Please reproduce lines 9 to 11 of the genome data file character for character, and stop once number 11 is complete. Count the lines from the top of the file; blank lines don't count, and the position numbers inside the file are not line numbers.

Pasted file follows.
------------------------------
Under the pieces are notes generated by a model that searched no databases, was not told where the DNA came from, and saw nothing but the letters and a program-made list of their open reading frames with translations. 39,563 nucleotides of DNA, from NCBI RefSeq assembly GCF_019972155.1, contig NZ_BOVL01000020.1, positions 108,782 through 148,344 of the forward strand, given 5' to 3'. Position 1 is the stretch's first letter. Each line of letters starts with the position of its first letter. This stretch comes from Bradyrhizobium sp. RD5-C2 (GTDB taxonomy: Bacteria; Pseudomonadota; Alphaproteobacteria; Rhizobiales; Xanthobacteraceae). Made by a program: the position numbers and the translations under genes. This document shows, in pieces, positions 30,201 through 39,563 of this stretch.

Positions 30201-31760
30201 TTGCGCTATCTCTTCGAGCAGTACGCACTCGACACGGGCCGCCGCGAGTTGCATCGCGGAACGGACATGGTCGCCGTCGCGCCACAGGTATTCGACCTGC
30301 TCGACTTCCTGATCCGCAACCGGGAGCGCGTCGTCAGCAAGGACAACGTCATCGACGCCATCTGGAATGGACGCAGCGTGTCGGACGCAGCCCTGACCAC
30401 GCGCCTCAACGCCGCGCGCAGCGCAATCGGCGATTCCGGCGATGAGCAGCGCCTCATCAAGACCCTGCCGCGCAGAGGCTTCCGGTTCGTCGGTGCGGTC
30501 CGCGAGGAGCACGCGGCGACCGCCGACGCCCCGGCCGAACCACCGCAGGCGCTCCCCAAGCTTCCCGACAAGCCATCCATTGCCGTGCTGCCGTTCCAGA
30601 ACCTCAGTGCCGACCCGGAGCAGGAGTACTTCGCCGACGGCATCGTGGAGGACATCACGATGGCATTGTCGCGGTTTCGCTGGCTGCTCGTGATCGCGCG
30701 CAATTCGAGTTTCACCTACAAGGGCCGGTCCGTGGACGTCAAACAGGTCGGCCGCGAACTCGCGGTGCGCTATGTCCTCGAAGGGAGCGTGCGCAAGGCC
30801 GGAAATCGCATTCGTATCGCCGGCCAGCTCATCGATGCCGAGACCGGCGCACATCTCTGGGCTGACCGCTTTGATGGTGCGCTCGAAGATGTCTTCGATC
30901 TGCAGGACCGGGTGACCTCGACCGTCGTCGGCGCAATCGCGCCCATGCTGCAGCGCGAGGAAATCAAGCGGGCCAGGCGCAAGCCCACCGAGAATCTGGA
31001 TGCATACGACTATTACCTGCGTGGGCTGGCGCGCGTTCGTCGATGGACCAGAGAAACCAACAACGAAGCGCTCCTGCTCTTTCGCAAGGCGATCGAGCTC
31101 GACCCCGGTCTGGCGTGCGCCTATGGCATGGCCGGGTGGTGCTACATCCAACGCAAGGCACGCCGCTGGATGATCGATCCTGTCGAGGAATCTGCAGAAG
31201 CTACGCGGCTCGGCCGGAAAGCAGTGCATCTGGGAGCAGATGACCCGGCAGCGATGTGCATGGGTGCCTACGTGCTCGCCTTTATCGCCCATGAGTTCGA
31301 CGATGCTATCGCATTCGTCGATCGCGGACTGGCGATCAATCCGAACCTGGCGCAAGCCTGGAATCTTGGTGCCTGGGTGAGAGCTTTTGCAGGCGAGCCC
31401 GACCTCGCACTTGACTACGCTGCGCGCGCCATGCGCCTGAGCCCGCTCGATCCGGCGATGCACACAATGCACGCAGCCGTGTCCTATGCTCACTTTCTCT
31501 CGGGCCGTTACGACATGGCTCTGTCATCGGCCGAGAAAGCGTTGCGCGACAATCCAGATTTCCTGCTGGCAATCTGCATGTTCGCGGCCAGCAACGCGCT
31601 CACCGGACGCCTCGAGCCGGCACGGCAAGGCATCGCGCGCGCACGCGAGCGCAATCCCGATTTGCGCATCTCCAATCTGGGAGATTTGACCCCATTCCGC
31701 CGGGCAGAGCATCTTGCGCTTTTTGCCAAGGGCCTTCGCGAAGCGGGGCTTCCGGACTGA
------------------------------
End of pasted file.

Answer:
30801 GGAAATCGCATTCGTATCGCCGGCCAGCTCATCGATGCCGAGACCGGCGCACATCTCTGGGCTGACCGCTTTGATGGTGCGCTCGAAGATGTCTTCGATC
30901 TGCAGGACCGGGTGACCTCGACCGTCGTCGGCGCAATCGCGCCCATGCTGCAGCGCGAGGAAATCAAGCGGGCCAGGCGCAAGCCCACCGAGAATCTGGA
31001 TGCATACGACTATTACCTGCGTGGGCTGGCGCGCGTTCGTCGATGGACCAGAGAAACCAACAACGAAGCGCTCCTGCTCTTTCGCAAGGCGATCGAGCTC